Valve pressure drop test

About the author

Chao-Sheng Chen is the General Manager of Kong Jih Valve Ind. Co., Ltd., an established Taiwanese valve manufacturer. Together with Chin-Chi Chang of the engineering department, they have benchmarked AirShaper against both their internal calculations and physical test results.

Ball valves

A ball valve is a popular fluid-control device -- it is durable and easy to repair. But a valve also introduces resistance (in the form of a pressure drop), which increases the required energy to pump a fluid through the valve. The efficiency of a valve is indicated by the Flow Coefficient (Cv):

This Cv can thus be used to calculate the flow rate (given a certain pressure drop) or the pressure drop (given a certain flow rate). As this impacts the required energy, pumps, ... for fluid systems, customers are increasingly interested in obtaining accurate Cv values as input for their engineering teams.

Physical testing

The most direct approach to obtain Cv values is to perform a physical test, i.e. integrating the valve into a test system where the flow parameters (pressure upstream & downstream, flow rate) can be monitored. Based on the output, the Cv value can then be calculated. But this testing process is lengthy and costly. In addition, each design change requires a new test.

Approximate formulae

We have in-house formulae to predict the Cv values, but they are one-dimensional calculations. They don't take the geometrical details and complex flow aspects, i.e. boundary layers, flow separation, etc., into account. They are relevant to obtain the right order of magnitude, but not precise enough to replace a test. For example, for the valves tested in this study, we observed deviations up to 68% between the calculated values and the physical test results. Using these, we'd have to add a large uncertainty margin, ending up with conservative Cv values for our customers.

CFD simulations

To obtain more precise Cv values without having to test each design, we turned to AirShaper for their simulation expertise. To gain confidence, we provided AirShaper with the test data of 2 different valves at various flow rates. We wanted to know the influence of different parameters on the Cv values, so that we could select the right setup for us to analyze other valves in the future.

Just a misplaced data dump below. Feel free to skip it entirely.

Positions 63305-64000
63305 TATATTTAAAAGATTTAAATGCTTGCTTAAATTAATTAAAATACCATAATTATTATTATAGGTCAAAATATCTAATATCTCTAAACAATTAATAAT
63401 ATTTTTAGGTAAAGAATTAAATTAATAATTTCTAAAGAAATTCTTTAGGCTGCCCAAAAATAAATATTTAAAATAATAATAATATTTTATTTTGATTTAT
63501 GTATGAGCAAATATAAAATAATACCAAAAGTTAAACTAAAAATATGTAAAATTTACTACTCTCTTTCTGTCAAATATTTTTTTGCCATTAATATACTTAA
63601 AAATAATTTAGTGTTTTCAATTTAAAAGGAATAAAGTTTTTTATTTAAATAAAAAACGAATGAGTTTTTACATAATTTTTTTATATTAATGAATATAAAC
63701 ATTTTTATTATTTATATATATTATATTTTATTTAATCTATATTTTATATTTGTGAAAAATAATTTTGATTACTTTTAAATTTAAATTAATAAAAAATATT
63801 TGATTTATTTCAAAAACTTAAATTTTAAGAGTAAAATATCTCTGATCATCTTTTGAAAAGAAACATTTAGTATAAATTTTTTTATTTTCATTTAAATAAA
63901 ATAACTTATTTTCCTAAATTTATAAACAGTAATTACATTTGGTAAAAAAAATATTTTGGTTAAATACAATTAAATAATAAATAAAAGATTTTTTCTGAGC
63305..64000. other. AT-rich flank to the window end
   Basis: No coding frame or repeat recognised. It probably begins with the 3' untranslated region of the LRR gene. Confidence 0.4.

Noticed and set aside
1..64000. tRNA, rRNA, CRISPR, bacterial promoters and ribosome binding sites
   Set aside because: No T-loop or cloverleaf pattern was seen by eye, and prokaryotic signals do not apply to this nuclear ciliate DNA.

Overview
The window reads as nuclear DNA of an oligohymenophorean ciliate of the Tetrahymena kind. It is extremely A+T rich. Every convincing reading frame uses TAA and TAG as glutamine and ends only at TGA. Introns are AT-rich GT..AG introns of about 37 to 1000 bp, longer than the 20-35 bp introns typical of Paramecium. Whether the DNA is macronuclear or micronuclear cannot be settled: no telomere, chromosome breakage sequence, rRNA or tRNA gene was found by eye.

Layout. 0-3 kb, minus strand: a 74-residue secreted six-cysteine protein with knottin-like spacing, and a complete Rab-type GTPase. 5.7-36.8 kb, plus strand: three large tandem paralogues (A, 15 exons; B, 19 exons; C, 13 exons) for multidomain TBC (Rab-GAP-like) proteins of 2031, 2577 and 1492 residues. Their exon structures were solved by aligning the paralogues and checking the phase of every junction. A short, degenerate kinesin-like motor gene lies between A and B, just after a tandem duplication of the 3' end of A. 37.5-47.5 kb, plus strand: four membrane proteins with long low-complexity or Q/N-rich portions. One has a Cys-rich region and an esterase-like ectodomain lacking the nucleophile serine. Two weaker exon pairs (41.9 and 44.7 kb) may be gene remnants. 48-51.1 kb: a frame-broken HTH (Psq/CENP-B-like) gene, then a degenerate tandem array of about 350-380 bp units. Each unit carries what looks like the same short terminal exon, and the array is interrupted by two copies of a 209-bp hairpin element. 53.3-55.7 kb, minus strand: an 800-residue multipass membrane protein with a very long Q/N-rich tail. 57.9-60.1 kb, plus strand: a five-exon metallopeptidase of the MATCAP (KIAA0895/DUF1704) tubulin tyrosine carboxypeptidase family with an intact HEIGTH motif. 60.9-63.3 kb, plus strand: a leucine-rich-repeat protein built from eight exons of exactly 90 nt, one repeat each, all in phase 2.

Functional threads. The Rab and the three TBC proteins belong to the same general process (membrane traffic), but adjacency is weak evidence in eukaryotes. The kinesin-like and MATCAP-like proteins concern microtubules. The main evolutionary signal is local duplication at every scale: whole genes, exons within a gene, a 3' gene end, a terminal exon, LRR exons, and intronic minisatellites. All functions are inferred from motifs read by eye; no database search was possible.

Valves types

We analyzed two valve types for this benchmark.

  • Sample A -- straight flow passage: this valve features very little obstruction on the inside. As such, the flow resistance is mainly determined by what happens in the boundary layer.
  • Sample B -- non-straight flow passage: this valve features a contraction as well as a more pronounced obstruction of the flow. As such, the flow resistance will be higher and more dependent on flow separation around these geometries.

CFD -- computational fluid dynamics

We added upstream & downstream pipes to allow the velocity profile to develop before & after the valve. The pressure measurements were performed at the start & end of these additional pipes. We added a flow rate constraint at the inlet, and a 0-pressure constraint at the outlet.

The results included the flow rate & pressure drop across the entire system. This allowed the AirShaper software to calculate the pressure difference, which we needed to calculate the Cv values.

Parameter sensitivity


The addition of prism layers to the mesh provides a more realistic approach to capturing the boundary layer.

  • Sample A: The addition of layers leads to a big improvement, reducing the variations between the test data and the simulation to just 0.9% at the highest flow rate.
  • Sample B: the addition of layers again had a positive effect, although less pronounced. This is expected, as the impact of the boundary layer is relatively low due to the geometrical obstructions.

Surface roughness

Just like the prism layers, the surface roughness also impacts the boundary layer and the friction on the wall. Although the internal surface of the valve is quite smooth, we added roughness to see how strong the effect would be (the analyses were done for 1 flow rate only).

  • Sample A: here too, sample A is quite affected by the roughness due to the relative importance of the boundary layer. Increasing the surface roughness by too much, lead to a larger variation again.
  • Sample B: as expected, the impact of surface roughness is less pronounced:

Turbulence intensity

The turbulence intensity at the inlet was increased, but no noticeable change in Cv was observed.


By studying the sensitivity of different parameters, we concluded that the Basic AirShaper simulations with layers, without roughness, were the best compromise to obtain reliable values for sample A and sample B. For sample A, this resulted in less than 1% deviation. For sample B, the deviation was around 10%.

In general, the simulated values are close to the actual test values. Although the deviation is slightly higher for sample B, this method is a far more accurate method than our one dimensional calculation tool. AirShaper has provided us with an efficient, accurate and economical way to obtain Cv values through simulation.

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